Silver broke above the top of this falling channel around 90-days ago at (1). It quickly rallied over 15%, before creating a large bearish reversal pattern, around 5-weeks after the bre...



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Chart School

Gold Gann and Cycle Review

Courtesy of Read the Ticker

Gold has performed well, golden skies are here again. In fact it has been a straight line move, and this is typically unusual and a pause can be expected.

It seems the markets are happy again, new highs in the SP500, US 10 year interest rates look to re bound, negative interest may soften. The US FED has reversed their QT and now doing $250BN (not QE) repo. The main point is the FED has stopped QT, and will do QE forever. The evidence now is the FED put is under market risk and the possibility of excessive losses do not exist. 

Point: If in future if there is market risk, the FED will print it's way out of it.
Subject To: In this blog view. The above is so until the amount required rocks confidence in the US dollar as a reserve currency.&n...



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Lee's Free Thinking

Today's Fed POMO TOMO FOMC Alphabet Soup Unspin

Courtesy of Lee Adler

But make no mistake, if the Fed wants money rates to stay down by another quarter, it will need to imagineer even more money.

That’s on top of the $281 billion it has already imagineered into existence since addressing its “one-off” repo market emergency on September 17. This came via  “Temporary” Repo Man Operations money, and $70.6 billion in Permanent Open Market Operations (POMO) money.

By my calculations that averages out to $7.4 billion per business day. That works out to a monthly pace of $155 billion or so.

If they keep this up, it will be more than enough to absorb every penny of new Treasury supply. That supply had caused the system to run out of money in mid September.  This flood of paper had been inundati...



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Biotech

The Big Pharma Takeover of Medical Cannabis

Reminder: We are available to chat with Members, comments are found below each post.

 

The Big Pharma Takeover of Medical Cannabis

Courtesy of  , Visual Capitalist

The Big Pharma Takeover of Medical Cannabis

As evidence of cannabis’ many benefits mounts, so does the interest from the global pharmaceutical industry, known as Big Pharma. The entrance of such behemoths will radically transform the cannabis industry—once heavily stigmatized, it is now a potentially game-changing source of growth for countless co...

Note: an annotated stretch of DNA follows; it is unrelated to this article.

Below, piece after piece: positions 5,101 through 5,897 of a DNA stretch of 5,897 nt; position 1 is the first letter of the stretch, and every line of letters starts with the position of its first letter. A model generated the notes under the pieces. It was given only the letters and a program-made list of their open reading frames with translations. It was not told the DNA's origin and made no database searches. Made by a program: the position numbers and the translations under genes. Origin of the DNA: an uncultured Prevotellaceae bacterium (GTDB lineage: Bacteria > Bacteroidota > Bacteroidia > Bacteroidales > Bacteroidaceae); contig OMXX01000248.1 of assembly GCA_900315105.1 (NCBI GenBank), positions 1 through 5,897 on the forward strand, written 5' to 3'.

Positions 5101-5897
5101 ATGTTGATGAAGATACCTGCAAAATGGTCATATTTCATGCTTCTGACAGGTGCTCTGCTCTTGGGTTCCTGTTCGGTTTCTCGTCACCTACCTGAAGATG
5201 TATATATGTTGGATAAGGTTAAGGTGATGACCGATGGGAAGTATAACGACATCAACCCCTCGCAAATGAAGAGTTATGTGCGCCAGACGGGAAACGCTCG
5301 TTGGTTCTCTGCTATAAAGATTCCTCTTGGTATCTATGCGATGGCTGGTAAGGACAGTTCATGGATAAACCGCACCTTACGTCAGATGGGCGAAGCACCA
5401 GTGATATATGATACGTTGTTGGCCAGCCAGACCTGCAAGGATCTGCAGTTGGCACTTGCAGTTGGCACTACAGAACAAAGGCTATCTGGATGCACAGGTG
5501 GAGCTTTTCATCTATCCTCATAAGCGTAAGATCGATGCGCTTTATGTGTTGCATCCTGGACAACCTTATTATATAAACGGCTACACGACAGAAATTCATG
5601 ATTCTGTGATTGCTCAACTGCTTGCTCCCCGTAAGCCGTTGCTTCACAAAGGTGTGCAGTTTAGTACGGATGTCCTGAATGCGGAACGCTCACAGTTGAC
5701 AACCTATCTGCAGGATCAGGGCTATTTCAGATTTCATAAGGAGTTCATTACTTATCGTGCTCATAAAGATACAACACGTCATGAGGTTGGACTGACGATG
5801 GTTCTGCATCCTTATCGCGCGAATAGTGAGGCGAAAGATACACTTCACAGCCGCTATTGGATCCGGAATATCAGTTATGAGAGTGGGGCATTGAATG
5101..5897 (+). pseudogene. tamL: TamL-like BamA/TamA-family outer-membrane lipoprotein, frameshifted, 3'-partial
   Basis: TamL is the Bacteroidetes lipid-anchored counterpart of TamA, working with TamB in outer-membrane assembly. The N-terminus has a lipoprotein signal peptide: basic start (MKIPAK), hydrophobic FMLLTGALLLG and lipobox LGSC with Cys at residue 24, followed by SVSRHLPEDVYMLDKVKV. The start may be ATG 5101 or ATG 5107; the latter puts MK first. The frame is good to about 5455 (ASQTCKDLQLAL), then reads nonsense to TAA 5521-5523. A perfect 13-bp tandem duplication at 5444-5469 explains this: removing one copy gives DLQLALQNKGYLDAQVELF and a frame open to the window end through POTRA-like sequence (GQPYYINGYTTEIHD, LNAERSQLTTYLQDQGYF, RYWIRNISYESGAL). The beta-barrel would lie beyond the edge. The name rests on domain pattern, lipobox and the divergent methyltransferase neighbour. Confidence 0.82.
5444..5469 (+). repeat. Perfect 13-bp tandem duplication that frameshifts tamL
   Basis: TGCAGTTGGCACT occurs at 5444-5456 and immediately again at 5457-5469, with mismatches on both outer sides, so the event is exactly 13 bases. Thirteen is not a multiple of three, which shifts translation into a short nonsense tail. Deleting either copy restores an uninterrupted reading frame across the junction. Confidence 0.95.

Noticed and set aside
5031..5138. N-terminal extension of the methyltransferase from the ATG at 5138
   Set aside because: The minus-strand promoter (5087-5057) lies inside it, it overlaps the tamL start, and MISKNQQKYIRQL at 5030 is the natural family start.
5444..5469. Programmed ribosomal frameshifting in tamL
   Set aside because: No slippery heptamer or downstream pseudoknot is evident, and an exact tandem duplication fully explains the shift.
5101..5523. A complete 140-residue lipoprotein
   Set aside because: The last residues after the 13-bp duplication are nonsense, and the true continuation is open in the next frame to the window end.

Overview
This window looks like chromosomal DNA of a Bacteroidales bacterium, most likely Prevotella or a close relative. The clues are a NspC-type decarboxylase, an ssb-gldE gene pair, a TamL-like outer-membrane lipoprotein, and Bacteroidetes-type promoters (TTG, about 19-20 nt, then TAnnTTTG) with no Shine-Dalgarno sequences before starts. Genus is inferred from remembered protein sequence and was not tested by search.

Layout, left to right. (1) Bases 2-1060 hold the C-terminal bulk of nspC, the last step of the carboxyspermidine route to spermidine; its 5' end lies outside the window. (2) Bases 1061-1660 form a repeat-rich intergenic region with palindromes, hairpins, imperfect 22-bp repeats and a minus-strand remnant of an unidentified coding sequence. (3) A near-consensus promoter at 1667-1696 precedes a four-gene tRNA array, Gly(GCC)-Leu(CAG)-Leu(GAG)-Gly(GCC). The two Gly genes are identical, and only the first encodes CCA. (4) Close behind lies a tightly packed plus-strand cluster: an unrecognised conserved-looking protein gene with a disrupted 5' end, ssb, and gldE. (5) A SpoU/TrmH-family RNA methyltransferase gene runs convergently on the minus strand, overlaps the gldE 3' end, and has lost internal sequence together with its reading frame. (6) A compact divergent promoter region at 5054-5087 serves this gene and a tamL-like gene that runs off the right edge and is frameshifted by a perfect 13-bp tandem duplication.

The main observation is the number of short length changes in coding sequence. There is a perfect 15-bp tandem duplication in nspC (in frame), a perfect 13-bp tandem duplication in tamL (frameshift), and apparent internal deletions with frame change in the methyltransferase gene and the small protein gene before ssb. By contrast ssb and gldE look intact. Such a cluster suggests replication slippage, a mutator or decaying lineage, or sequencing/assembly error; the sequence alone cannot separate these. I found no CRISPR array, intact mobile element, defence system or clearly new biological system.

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Mapping The Market

How IPOs Are Priced

Via Jean Luc 

Funny but probably true:

...

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Members' Corner

Despacito - How to Make Money the Old-Fashioned Way - SLOWLY!

Are you ready to retire?  

For most people, the purpose of investing is to build up enough wealth to allow you to retire.  In general, that's usually enough money to reliably generate a year's worth of your average income, each year into your retirement so that that, plus you Social Security, should be enough to pay your bills without having to draw down on your principle.

Unfortunately, as the last decade has shown us, we can't count on bonds to pay us more than 3% and the average return from the stock market over the past 20 years has been erratic - to say the least - with 4 negative years (2000, 2001, 2002 and 2008) and 14 positives, though mostly in the 10% range on the positives.  A string of losses like we had from 2000-02 could easily wipe out a decades worth of gains.

Still, the stock market has been better over the last 10 (7%) an...



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Promotions

Free eBook - "My Top Strategies for 2017"

 

 

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Phil has a chapter in a newly-released eBook that we think you’ll enjoy.

In My Top Strategies for 2017, Phil's chapter is Secret Santa’s Inflation Hedges for 2017.

This chapter isn’t about risk or leverage. Phil present a few smart, practical ideas you can use as a hedge against inflation as well as hedging strategies designed to assist you in staying ahead of the markets.

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About Phil:

Philip R. Davis is a founder Phil's Stock World, a stock and options trading site that teaches the art of options trading to newcomers and devises advanced strategies for expert traders...